• The Robinson case holds that the amount still owed by Window retirees can't be collected.  If we lose the Robinson case, will PERS adjust our benefits downward BEFORE reporting to the Oregonian and Statesman Journal.  If not, will they inform both papers that all Window retirees have a significant debt to repay?
  • Similarly, if the decisions don't come down before the first release of information, but come down before the second release, will PERS update the first set of information and inform the papers that they (they papers) are using incorrect information?  Similarly, will they adjust the benefits upward if we win the lottery between the first and second information dumps?
  • Are the newspapers getting only the information on individuals receiving a monthly benefit, or will the information on single and double lump-sum also be released.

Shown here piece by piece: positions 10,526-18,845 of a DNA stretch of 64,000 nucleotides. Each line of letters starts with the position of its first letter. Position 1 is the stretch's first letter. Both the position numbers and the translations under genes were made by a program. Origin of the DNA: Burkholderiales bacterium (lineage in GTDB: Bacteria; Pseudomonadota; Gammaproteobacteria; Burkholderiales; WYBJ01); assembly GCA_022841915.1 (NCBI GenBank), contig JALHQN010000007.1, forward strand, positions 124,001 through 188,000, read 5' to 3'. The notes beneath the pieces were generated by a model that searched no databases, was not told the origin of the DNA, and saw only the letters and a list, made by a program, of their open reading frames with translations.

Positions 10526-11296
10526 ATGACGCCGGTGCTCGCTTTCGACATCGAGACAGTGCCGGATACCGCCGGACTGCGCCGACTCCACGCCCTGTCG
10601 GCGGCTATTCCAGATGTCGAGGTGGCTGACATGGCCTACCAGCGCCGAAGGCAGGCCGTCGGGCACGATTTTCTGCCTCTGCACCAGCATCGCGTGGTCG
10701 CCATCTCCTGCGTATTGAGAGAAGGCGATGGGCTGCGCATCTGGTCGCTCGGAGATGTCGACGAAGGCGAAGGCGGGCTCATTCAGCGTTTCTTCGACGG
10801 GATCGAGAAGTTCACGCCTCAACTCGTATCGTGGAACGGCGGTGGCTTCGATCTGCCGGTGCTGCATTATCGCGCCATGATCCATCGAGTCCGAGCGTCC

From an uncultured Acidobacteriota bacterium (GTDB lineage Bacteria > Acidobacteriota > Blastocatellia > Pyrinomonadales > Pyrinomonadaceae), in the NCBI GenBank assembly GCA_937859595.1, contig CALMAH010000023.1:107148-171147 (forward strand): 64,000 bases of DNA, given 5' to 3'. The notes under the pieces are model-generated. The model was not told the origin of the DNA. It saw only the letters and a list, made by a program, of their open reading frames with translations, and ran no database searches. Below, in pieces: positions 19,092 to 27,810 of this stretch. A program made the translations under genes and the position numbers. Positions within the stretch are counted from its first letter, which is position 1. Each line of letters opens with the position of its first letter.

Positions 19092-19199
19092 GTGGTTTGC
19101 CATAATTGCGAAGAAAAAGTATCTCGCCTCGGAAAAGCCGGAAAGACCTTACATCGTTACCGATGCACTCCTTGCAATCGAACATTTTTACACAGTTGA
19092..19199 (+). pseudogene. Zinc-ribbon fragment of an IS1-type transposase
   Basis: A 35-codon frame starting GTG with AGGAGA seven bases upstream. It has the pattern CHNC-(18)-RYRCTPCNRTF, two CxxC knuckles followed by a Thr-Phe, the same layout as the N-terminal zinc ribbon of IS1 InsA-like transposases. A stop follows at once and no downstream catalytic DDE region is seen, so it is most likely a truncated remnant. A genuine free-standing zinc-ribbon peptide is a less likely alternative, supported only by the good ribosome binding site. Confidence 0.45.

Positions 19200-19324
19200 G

• Which benefit amount will be released?  The Option 1 benefit, or the actual benefit, which includes survivor options (in most cases)?

 

These are just a few of the questions that wander through my mailbox and through the corridors of my brain.  There are so many wildcards out there that I am completely baffled how PERS and the newspapers can expect the information to be completely accurate and up-to-date.  I expect the whole release process to be a cluster f**k for retirees as no matter what PERS releases, it is likely to be partially or totally inaccurate.  I don't understand why the parties couldn't wait for the court cases now pending before the OSC to be finally decided and the rulings implemented.